Overcoming the “Ugly step-sister of medicine” label of diagnostics

A review of the McGill summer institute’s course in Global Health Diagnostics

View of Montreal city from Mont Royal (Wikicommons)

I have just returned to the Liverpool School of Tropical Medicine, having attended the University of McGill’s global health diagnostics course in Montreal, Canada. As part of the McGill summer institute of Infectious disease and Global Health, the course ran from the 12th– 18th June and was attended by participants from over 20 countries. The impressive crowd of attendees included a range of medical professionals, academics, policy makers, NGO representatives, industrial product developers and even ex-TB patients. This variety of backgrounds was reflected in the course content and was largely why this course appealed so much to me.

As a 2nd year PhD student working on molecular diagnostics for malaria, I wanted to look at the bigger picture and broaden my understanding of global health diagnostics. Specifically, I wanted to understand which of the many diagnostics needs should be prioritized and what barriers we can – as early product developers – anticipate in reaching the intended user.

Global health diagnostics course at McGilll’s Summer institute, Montreal Canada. Photo credited to Karina Marcia

The course dove straight into tackling the first issue- how we start to prioritize diagnostic needs. Professor Cedric Yansouni (McGill) highlighted the difficulties in prioritizing needs purely by number of DALYs, suggesting more regional DALY impact might be more appropriate. He proposed prioritization by magnitude of impact on either/both individual management and at a community level. This was particularly topical, as the 20th WHO Model List of Essential Medicines (EML) was published a week prior to the course (June 6th). Included in this was a “recommendation that the WHO develop an Essential Diagnostics List (EDL). The WHO has begun to lay the ground for the preparation of the list, which will become an important contribution to Universal Health Coverage (UHC).” Dr Francis Moussy (Diagnostics leader, WHO) highlighted the importance of creating such a list to assist the EML’s mission, as well as to help minimize drug resistance against such listed medicines. The first phase of the EDL will be discussed in a September meeting later this year.

The course was almost entirely lead by panel discussions comprising an impressive array of expertise. It was very interesting to realize the range of diagnostic “wish-lists” of the different companies and sectors, especially with respect to the upcoming EDL. The range of panels also provided a comprehensive briefing into the barriers that product developers face in reach their target markets. A resounding barrier to market was the lack of cohesion between different regulatory bodies e.g in quality control protocols, as well as the expense in seeking approval from multiple regulatory boards. Proposals for the development of a diagnostics consortium were discussed to try to aid standardization of regulatory guidelines. The risk of no return from investors was also emphasized- with little understanding of the sustainability of diagnostics markets, particularly in resource-limited settings, this was a concern. This was later addressed in the course by Dr Jim Gallarda (Bill and Melinda Gates Foundation), who put forward several business models that investors could take to minimize these risks.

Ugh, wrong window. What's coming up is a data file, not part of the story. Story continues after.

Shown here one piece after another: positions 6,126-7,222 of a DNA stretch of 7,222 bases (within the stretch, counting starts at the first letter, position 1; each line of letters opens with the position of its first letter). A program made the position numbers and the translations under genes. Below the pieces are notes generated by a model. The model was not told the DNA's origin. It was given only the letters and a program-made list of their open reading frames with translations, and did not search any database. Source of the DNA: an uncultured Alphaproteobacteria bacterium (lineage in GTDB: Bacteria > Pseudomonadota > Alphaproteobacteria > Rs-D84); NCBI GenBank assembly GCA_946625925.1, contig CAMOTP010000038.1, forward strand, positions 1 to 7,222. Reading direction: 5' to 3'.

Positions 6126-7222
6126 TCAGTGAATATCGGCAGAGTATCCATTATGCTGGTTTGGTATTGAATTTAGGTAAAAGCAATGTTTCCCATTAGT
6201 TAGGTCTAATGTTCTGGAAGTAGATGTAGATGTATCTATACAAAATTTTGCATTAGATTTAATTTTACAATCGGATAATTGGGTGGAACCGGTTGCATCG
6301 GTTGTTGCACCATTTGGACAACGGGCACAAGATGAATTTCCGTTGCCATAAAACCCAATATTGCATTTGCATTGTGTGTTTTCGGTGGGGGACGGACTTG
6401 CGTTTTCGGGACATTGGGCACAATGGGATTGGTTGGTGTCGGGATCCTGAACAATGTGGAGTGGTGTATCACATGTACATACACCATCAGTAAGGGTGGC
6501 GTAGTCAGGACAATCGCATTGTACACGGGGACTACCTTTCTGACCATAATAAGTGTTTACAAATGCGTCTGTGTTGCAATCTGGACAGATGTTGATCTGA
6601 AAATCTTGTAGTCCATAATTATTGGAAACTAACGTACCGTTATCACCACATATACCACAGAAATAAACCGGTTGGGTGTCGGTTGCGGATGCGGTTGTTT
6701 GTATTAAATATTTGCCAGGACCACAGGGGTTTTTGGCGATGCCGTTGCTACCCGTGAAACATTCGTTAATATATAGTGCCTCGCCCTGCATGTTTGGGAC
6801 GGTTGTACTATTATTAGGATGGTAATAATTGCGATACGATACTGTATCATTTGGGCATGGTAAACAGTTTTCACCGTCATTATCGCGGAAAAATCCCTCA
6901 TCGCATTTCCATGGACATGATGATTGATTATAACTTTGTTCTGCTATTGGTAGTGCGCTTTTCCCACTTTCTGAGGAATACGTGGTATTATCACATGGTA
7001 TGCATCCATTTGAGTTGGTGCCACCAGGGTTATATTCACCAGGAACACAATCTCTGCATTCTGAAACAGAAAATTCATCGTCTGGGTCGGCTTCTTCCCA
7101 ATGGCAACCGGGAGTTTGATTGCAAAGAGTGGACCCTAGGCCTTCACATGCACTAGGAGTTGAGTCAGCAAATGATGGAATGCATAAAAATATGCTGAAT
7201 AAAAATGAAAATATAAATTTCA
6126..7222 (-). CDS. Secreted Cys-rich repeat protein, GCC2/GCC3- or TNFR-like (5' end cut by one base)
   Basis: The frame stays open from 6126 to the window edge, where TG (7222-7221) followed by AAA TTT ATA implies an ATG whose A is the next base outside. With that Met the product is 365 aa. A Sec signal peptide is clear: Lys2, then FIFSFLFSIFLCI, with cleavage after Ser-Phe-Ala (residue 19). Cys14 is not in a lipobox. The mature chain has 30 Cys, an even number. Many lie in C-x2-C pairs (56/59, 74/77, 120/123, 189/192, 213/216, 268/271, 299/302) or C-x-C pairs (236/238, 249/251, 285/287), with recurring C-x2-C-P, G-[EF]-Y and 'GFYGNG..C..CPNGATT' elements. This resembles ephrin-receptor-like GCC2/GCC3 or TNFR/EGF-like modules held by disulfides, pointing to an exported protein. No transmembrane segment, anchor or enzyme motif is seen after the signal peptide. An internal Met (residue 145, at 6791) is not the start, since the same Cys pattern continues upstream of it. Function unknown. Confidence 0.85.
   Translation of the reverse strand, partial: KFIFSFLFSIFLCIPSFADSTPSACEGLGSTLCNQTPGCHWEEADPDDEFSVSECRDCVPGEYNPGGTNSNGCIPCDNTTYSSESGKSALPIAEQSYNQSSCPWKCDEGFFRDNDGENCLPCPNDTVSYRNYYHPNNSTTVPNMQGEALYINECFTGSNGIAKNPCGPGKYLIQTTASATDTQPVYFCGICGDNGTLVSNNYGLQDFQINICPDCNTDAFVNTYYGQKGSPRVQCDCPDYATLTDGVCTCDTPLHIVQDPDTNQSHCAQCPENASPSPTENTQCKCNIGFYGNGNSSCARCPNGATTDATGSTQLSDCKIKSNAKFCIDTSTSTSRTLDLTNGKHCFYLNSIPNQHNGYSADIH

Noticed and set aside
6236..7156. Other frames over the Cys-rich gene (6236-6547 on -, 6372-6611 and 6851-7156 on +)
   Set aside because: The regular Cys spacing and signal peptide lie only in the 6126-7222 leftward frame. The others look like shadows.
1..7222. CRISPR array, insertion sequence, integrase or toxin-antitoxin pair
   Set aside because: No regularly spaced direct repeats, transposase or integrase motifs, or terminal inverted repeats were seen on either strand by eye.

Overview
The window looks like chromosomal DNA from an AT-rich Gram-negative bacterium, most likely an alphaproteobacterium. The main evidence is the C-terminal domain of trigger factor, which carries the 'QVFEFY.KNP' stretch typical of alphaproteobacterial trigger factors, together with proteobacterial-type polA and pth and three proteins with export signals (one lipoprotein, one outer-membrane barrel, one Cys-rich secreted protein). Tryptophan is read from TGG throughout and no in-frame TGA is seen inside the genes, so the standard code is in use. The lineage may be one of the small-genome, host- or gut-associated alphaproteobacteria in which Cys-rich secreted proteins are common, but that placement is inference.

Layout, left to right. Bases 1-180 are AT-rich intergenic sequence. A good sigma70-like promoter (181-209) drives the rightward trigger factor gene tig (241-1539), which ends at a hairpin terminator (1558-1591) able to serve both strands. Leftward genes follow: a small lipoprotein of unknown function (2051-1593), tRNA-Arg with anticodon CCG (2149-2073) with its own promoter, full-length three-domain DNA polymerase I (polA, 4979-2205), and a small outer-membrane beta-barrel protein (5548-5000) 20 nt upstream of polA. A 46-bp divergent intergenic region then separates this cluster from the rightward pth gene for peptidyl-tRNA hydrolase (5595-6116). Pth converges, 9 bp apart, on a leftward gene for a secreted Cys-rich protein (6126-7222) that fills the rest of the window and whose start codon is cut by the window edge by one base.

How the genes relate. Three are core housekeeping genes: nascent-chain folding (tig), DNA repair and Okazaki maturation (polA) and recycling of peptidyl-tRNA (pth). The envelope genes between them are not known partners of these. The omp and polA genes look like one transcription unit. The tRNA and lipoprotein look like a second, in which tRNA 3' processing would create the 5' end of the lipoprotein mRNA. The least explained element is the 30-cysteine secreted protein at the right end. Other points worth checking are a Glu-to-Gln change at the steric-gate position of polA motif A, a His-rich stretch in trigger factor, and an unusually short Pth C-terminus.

Syphilis rapid point of care test (Wikicommons)

Twelve different companies including: Alere, Roche, FIND, MSF, PATH and VelaDiagnostics took part in an exciting, rapid-fire Tech pitch with a 5 minute presentation each. It seems ‘connected diagnostics’ and mHealth (mobile health) are increasingly necessary in the global health field. These pitches brought hope that some wishes might be met/barriers could be overcome, whether through innovative solutions in implementing existing tools or through the development of new technologies. Tim Amukele (John Hopkins) presented his exciting work using drones for the complicated task of delivering samples in resource-limited settings, perfectly demonstrating how we have to keep up with technology.

Adding a personal touch, and speaking about their experiences in India, were two ex-TB patients who are now empowered advocates for better diagnostics for TB: Deepti Chavan, who lost a lung due to delayed diagnosis of XMDR-TB and Nandita Venky, who lost her hearing after multiple rounds of incorrect antibiotic use. Their powerful stories reminded us of why diagnostics need to be taken more seriously and drop the title of the “ugly step-sister of medicine”. Professor Madhukar Pai (McGill) described the current initiatives for better TB diagnostics, but emphasized that the importance of TB was still being undermined and that “if India was serious about TB, we would not have such a staggering disease burden”.

The diagnostic landscapes, needs and priorities of numerous diseases including: general febrile illness, HIV, malaria, NTDs, arboviruses, enteric diseases and the erupting problem of AMR were impressively covered given the relatively short duration of the course. I fully endorse this course to anyone working in any aspect of the long and winding diagnostics pipeline. It was an invaluable experience and a great opportunity to meet leading experts, practicing medical professionals and policy makers in this field.

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